When BYOD Goes Bad
BYOD is either a ticking time bomb or IT’s greatest opportunity. Whether you belong to the 40 percent of organizations that have policies or not, I guarantee people are using their own mobile devices at your office.
Many organizations don’t think they need a “Bring Your Own Device” (BYOD) policy or solution because they issue corporate devices. This is a huge mistake. If apps and tools are banned on corporate devices, employees will just use them on a personal device.
But behind all the hype and gloom, what can actually happen if employees use personal device in the workplace, without any oversight? To spell it out for you (or your fellow executives), let’s meet Jane Davis, a hypothetical VP of Marketing at Vonerruble Corporation (get it?). She will illustrate what can happen when BYOD goes unmanaged. Then, we can talk about how to avoid this scenario.
Jane Wants to Work At Home
Jane is preparing for Vonerruble’s largest product launch ever, and the 14-hour days at the office are taking a toll on her family. She has embarked on an ambitious project to integrate and analyze customer data from multiple sources.
To cut back the office hours and spend more time with family, Jane decides to start doing data analysis at home. She downloads customer data into spreadsheets, emails them to her Gmail account and downloads them to her Android tablet at home. The spreadsheets contain names, usernames, email addresses, phone numbers, physical addresses, purchasing histories and other data. Jane has all this customer data on her tablet, but IT is unaware. She needs help with this project, so she divides the customer data by brand and asks four team members to each take one.
Sharing Data and Reports is a Pain
Emailing reports, spreadsheets, charts, graphs and PowerPoint presentations is becoming a pain for Jane and her team. They want a way to quickly share files from their home computers, tablets and phones, but asking Vonerruble’s IT team for a solution is pointless because they will take too long and probably reprimand the team for taking data home. The product launch is four weeks away.
Jane hears about Box.com from her marketing pal at Kolabretev Corp and decides to purchase a business plan for her team. She enters credit card info and gets usernames for all 20 people in marketing. They load all the spreadsheets and reports into Box and all download the Box mobile app.
The marketing team nails the product launch. Their data analysis leads to the most successful marketing campaign in company history. Jane organizes a party at 4Get, a rowdy nightclub. The next morning, Jane wakes up foggy and realizes that she left her purse at the bar. She always keeps her Android tablet in her purse. Because Jane never set security policies for Box, anyone can access the app. They don’t need to re-enter a username or password.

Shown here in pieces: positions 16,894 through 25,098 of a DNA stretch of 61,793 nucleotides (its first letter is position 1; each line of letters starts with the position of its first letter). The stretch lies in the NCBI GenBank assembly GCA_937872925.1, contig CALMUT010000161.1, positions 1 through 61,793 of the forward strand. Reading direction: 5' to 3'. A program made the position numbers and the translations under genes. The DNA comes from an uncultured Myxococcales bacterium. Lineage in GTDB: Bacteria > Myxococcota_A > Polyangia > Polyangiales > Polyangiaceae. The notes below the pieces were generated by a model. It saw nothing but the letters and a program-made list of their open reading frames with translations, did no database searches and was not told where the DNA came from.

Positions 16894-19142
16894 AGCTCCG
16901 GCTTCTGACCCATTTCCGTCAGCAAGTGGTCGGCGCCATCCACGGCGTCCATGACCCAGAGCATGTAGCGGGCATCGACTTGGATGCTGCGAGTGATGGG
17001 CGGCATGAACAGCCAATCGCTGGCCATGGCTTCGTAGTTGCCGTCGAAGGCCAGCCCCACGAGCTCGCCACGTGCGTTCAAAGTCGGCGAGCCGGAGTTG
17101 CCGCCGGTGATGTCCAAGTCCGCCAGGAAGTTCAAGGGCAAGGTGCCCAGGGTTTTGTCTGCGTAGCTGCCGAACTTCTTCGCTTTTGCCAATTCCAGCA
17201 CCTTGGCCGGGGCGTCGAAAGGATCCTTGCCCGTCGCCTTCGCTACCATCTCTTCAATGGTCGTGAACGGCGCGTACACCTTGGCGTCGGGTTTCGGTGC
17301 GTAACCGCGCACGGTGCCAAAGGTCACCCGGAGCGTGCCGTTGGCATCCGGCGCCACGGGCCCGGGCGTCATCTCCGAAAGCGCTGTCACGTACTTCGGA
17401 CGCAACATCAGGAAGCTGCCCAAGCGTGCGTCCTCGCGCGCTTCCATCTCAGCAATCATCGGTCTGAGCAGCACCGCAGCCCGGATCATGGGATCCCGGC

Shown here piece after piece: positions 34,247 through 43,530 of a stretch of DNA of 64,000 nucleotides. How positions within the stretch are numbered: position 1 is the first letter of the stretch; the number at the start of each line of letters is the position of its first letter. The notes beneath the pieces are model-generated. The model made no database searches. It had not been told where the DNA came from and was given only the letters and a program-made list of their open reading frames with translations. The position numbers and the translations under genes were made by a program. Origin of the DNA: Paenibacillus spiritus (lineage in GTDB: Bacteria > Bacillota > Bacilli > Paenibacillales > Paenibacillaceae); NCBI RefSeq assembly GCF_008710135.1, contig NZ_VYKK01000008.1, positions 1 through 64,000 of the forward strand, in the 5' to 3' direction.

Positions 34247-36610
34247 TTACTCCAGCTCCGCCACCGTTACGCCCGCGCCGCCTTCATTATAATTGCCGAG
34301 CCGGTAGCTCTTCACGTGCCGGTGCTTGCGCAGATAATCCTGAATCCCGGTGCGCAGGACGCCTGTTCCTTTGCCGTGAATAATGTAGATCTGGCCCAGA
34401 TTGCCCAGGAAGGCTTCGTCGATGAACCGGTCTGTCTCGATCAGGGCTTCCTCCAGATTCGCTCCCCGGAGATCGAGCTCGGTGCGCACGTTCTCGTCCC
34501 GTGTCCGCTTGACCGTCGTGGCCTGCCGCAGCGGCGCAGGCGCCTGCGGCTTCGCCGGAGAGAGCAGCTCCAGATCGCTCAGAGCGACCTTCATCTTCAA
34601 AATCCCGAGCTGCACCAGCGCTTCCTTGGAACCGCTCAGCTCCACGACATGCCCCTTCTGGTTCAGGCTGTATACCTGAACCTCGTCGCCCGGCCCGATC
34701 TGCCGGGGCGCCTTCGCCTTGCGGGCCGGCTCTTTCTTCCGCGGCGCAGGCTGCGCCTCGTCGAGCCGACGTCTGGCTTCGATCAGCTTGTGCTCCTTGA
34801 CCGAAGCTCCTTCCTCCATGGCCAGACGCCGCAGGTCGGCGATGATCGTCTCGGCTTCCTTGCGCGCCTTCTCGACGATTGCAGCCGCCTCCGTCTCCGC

Potentially, someone has full access to Vonerruble customer data. Maybe the person just plans to wipe and sell the tablet – or maybe the person knew to look for sensitive data. Jane just changes her Box password and moves on without considering the potential ramifications.
Jane’s story is one possibility in an endless set of BYOD failures that involves downloading sensitive data, using rogue applications, losing devices and using them without regard to IT security policies (e.g. passwords). Rather than pretend that BYOD isn’t happening, IT and security have a responsibility to engage employees and support BYOD. “Engage” means actually talking to end users, or as they should be called, internal customers, and determining what they need from mobile devices.
How do people like Jane currently use mobile devices? What would they like to be able to do? What devices do they want to use? Your customers need mobile devices for legitimate business applications, and restricting their activity doesn’t work. Like Jane, many people feel that IT has been too slow and conservative. That’s why IT and its partners have to initiate these conversations rather than wait for employees to ask for help.
Protect corporate data like it’s 2014, not 1984. The goal is not to control employee’s devices – the goal is to support employees’ needs while protecting corporate data. Find a BYOD solution balances privacy and security needs of your organization. Your customers are going to do BYOD with or without you. Don’t wait for Jane to jeopardize sensitive data. Take the lead.